rezecib

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Everything posted by rezecib

  1. Combined Status

    Version 1.6.19

    49,003 downloads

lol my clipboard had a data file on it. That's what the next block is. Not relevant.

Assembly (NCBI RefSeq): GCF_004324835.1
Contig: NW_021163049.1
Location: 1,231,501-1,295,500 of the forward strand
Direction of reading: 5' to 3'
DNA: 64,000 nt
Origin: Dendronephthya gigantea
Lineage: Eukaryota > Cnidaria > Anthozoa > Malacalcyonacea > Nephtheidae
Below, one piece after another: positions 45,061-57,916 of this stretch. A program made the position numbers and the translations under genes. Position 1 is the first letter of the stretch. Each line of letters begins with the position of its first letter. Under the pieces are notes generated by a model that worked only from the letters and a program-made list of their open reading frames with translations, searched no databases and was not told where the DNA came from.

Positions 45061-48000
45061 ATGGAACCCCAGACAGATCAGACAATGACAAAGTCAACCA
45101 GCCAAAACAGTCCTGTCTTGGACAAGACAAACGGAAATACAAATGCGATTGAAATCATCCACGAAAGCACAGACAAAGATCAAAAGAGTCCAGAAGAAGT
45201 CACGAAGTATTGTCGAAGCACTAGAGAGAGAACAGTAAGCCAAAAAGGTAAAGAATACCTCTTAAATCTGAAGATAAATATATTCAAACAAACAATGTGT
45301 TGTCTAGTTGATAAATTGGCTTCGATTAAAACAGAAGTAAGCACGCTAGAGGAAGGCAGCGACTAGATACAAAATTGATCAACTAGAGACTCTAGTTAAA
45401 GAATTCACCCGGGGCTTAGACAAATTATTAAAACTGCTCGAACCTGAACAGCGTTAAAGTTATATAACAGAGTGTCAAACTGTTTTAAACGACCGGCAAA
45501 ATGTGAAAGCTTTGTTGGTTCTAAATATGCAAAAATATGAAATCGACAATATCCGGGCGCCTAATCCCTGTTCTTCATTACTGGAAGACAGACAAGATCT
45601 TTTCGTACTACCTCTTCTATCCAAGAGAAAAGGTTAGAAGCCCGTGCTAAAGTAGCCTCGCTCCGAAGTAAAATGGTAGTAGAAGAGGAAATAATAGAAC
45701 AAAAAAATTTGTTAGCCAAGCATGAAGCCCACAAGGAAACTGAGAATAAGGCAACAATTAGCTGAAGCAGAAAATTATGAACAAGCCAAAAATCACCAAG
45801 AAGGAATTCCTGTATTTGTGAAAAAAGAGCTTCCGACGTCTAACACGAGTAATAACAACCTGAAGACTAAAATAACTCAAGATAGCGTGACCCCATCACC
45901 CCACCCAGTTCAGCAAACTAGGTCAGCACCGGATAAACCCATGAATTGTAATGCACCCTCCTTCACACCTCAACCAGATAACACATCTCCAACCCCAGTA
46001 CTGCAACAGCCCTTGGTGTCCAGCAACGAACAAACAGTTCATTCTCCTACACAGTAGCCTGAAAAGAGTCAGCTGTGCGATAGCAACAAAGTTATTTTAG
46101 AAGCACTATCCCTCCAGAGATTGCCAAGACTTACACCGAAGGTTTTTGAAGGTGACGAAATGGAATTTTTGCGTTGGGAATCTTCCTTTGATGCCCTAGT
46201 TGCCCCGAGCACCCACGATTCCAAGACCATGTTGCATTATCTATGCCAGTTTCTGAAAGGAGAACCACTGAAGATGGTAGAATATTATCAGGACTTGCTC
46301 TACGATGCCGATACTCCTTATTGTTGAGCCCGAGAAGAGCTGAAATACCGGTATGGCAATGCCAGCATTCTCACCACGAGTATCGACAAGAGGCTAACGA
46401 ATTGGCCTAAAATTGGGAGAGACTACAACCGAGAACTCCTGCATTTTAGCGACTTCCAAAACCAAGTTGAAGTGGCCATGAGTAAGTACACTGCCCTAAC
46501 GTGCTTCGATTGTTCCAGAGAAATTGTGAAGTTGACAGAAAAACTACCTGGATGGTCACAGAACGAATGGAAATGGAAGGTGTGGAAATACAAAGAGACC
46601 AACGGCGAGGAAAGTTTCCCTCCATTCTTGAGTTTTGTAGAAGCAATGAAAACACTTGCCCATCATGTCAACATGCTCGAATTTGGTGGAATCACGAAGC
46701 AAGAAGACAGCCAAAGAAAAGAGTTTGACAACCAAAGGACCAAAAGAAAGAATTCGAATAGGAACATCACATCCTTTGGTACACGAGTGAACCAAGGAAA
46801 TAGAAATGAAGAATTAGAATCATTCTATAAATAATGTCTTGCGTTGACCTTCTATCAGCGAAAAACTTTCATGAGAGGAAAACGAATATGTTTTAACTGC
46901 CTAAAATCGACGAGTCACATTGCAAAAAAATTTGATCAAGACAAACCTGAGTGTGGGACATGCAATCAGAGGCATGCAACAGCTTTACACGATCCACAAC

Works with all versions of the game (Don't Starve, Reign of Giants, Shipwrecked, and Don't Starve Together). Also available on the Steam Workshop (single-player, DST) This mod enhances the HUD to better show the player's stats and various information about the world, such as temperature, season, and moon phase. This is a client-only mod, so whoever has enabled it will see the changes, and whoever doesn't won't, regardless of what server you're on and whether the server has the mod or not. Unfortunately Naughtiness is not available to clients in Don't Starve Together, so adding it would make it so everyone would have to have the mod. Temperature is available, however. Credits to Kiopho and Soilworker for making the mods for single-player, and giving me permission to publish and maintain the DST versions! Configuration options: Temperature: Whether to show the temperature of the player. Defaults to Show. Show World Temp: Whether to show the temperature of the world. Defaults to Hide. Show Temp Badges: Whether to show small images to indicate which temperature is which. Badges only get shown if this is set to Show and both player and world temperatures are enabled. Defaults to Show. Temperature Unit: Whether to use the game's internal units (default), or approximations of Fahrenheit or Celsius. In Game Units, the player freezes at 0 and overheats at 70, with warning occurring 5 away. In Celsius, the player freezes at 0 and overheats at 35, with warning occurring 2.5 degrees away. In Fahrenheit, the player freezes at 32 and overheats at 95, with warning occurring 4.5 degrees away. Show Waning: Whether to show if the moon is waxing or waning by adding new icons. Defaults to Show. (The game normally only shows icons for one direction). In Don't Starve Together, this is always on regardless of what you set, because it's a feature of the main game now. Show Moon: Whether to show the moon only at Night (the game's default), during night and dusk (Dusk, the mod's default), or Always. Predict Full Moon: Whether to predict the day of the next full moon, shown when hovering over the moon icon. Defaults to Yes. Flip Moon: Whether to flip the moon phase icon to show it like it is in the Southern Hemisphere, instead of the default Northern Hemisphere. Defaults to No. Season Clock: Clock, the default, shows a full clock of the seasons. Compact shows a smaller badge with the season and day count, while Micro shows an even smaller badge. No disables the season clock entirely. Naughtiness: Whether to show the naughtiness of the player. Doesn't work in Don't Starve Together, as naughtiness is not available to clients. Defaults to Show. Log Meter: Whether to show the log meter for Woodie when he is human. Only relevant to singleplayer, as Don't Starve Together always shows the log meter already. Defaults to Always. Cave Clock: Whether to always show the clock in the caves. Only relevant to singleplayer Reign of Giants, as the data is not available in vanilla and the clock shows in Don't Starve Together. Defaults to Show. Stat Numbers: Whether to show the sanity, hunger, and health numbers without having to mouse over the badges. Defaults to Always. Show Max Text: Whether to show the "Max:" text when hovering over the sanity, hunger, and health badges to see their maximum values. Defaults to Show. HUD Scale: Lets you adjust the size of the badges and clocks independently of the game's HUD scale. Defaults to 1.